I didn't have much of a chance to check out Mazatlan, but I did have a few nice en-counters that bode well for the future. One of the cruisers told me about a "cruiser band" that was picking up to play some blues at a nearby palapa bar. So, I wandered over there after cleaning up the boat, ordered a beer, some chips and guacamole and idly chatted with some folks while listening to them tuning up. Well, it wasn't exactly a cruisers‘ band, that is, made up of people cruising that happen to play, more a band that cruisers like to hear. I found out that the bass player used to be with John Lee Hooker and the lead guitarist was some nationally ac-claimed Mexican that had a style some-where between Carlos Santana and Stevie Ray Vaughn. A very large woman who had the volume and range of an Aretha Franklin stepped in for various songs. And the rhythm guitarist had the scratchy blues voice not unlike that of a young Tom Waits. Oh, a few cruisers did step up to the open mike with a harmonica to bend a few reeds. Needless to say, it was quite the treat, and apparently, not all that rare. The scene was one of contrasts: the thatched roof, tiled floor, wicker chairs, cheap draft beer, white linen tablecloths and fifteen or twenty ex-pats soaking up that most iconic US music: the Blues.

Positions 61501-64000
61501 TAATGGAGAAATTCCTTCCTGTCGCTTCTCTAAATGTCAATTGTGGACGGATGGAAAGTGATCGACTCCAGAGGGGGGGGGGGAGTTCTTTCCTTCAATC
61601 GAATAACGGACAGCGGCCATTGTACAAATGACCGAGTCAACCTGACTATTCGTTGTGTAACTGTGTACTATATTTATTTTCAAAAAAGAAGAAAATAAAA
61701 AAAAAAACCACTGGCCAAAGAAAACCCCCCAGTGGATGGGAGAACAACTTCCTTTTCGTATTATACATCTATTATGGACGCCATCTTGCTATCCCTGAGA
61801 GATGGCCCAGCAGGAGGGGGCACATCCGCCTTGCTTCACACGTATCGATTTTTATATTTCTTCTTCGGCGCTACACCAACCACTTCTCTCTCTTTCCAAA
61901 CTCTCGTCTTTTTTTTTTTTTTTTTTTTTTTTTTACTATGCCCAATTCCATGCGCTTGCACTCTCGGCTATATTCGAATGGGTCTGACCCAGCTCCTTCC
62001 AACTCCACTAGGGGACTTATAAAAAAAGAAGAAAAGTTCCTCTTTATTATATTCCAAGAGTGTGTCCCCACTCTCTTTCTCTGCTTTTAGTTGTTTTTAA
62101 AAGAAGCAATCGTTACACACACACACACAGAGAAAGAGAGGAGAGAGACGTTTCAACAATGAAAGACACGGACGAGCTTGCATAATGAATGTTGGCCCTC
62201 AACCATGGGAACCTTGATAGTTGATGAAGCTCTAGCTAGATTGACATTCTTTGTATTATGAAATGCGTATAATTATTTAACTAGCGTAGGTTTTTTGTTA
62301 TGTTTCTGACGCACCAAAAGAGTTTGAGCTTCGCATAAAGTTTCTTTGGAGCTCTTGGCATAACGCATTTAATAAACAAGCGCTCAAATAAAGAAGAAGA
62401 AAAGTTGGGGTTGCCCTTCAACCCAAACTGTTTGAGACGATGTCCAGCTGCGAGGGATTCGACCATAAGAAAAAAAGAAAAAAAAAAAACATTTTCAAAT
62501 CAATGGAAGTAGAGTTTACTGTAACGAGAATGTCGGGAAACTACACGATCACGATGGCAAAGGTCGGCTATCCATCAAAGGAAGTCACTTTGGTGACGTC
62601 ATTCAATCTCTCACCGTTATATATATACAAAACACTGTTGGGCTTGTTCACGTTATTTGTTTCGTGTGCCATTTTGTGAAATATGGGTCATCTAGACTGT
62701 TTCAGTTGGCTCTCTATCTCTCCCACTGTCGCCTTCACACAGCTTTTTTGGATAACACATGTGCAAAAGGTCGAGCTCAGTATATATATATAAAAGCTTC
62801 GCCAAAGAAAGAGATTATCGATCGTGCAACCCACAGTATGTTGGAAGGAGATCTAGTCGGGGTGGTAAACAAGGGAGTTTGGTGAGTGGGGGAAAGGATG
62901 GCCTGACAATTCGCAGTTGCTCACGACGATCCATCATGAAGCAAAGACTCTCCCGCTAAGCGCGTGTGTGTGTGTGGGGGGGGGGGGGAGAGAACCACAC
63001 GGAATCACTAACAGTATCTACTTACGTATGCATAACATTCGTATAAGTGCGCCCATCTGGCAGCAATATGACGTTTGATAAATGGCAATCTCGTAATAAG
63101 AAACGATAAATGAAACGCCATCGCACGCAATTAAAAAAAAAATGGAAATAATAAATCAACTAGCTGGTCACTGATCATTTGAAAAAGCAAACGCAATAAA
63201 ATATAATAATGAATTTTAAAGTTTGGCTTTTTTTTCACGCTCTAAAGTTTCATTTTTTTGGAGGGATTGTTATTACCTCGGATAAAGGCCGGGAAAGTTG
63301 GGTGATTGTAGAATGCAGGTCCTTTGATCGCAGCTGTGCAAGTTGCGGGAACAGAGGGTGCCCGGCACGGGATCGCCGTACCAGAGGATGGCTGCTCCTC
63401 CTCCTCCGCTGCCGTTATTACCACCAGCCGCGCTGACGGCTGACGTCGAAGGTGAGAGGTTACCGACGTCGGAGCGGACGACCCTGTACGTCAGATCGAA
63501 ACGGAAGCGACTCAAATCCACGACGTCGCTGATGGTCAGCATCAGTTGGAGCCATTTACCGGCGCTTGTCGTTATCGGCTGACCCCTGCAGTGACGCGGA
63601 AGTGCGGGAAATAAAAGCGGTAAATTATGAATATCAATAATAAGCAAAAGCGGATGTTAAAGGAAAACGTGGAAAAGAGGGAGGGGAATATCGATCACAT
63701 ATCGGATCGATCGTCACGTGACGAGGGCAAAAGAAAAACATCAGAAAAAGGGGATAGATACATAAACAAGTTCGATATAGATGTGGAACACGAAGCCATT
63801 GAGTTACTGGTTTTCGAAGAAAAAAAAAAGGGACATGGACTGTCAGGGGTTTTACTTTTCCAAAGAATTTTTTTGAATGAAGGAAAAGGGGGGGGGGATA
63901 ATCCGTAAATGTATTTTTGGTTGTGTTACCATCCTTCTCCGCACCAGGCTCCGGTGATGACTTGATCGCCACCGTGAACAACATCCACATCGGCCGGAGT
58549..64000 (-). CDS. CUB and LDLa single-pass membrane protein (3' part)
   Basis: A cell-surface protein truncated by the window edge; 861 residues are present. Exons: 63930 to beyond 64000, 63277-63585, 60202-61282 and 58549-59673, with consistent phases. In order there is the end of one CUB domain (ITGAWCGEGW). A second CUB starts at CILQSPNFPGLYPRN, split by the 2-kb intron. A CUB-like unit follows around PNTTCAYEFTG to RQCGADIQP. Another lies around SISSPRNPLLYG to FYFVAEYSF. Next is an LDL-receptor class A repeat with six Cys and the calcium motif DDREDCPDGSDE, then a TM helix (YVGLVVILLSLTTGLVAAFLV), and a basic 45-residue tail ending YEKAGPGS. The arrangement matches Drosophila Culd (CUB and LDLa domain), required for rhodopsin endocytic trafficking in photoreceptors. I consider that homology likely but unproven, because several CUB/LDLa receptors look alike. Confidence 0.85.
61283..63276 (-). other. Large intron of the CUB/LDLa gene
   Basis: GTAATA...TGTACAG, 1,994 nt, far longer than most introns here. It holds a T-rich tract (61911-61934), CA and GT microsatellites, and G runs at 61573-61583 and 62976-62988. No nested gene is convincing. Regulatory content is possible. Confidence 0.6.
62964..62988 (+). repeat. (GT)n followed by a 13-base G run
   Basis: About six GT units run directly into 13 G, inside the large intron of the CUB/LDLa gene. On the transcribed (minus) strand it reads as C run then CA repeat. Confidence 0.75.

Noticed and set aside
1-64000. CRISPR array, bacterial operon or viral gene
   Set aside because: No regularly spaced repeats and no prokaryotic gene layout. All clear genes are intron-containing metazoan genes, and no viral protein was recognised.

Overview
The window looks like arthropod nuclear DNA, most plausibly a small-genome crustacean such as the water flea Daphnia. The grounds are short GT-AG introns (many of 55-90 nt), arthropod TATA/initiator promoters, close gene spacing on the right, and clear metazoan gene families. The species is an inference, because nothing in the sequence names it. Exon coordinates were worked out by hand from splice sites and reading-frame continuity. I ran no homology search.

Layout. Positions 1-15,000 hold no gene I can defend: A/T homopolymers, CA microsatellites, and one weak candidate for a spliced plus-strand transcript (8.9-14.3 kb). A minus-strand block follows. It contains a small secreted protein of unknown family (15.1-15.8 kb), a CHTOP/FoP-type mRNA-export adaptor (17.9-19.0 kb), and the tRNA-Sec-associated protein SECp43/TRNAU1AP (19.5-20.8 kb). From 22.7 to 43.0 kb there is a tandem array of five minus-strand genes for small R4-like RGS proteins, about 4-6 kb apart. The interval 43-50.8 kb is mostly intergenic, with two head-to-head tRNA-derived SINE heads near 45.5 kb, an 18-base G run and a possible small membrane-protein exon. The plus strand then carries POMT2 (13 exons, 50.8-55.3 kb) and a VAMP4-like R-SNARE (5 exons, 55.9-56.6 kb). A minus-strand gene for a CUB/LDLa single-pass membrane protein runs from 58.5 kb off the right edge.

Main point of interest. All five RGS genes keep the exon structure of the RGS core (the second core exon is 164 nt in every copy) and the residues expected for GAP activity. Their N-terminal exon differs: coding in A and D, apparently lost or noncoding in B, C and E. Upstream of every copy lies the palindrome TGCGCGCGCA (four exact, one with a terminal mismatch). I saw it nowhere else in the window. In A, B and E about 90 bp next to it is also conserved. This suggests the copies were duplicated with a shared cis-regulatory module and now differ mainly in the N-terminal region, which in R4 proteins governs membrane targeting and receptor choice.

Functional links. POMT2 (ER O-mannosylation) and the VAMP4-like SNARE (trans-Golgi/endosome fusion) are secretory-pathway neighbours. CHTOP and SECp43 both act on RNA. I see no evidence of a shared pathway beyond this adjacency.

My last night in Mazatlan turned out to provide yet another opportunity to view some wildlife (I know what you're thinking) indigenous to the area. While walking along the malecon in the evening, I noticed some movement among the rocks that make up the breakwater. At first I thought that it was one of the half dozen or so marina cats that hang out, but looking more closely it looked more like a cat-sized rat with pointed nose and long hairless tail; actually, there were two of them. It was a bit like a cheap sci-fi movie gone badly (as they are wont to do). I called to one of the locals "Señor, señor, que es, que es???" "Ah, es tlaquache!" he replied. After about three unsuccessful attempts to get him to spell it, I vowed to look it up online. The creature is actually a dark grey opossum, with mouse-like features, at least in the semi-dark. Very cool.
It is comfortable to be back in the US with my family and friends, and my touchstones near at hand. Continental Airlines undid in twelve hours what took about four weeks via sailboat. A day relaxing, going over lists and reading emails has done wonders to reconnect me with the mainstream again. Right now the plan is to spend the Christmas Holidays in Mazatlan with family and friends, then see what develops. Till the next adventure, fair winds to you all and I hope that you get to live your dream.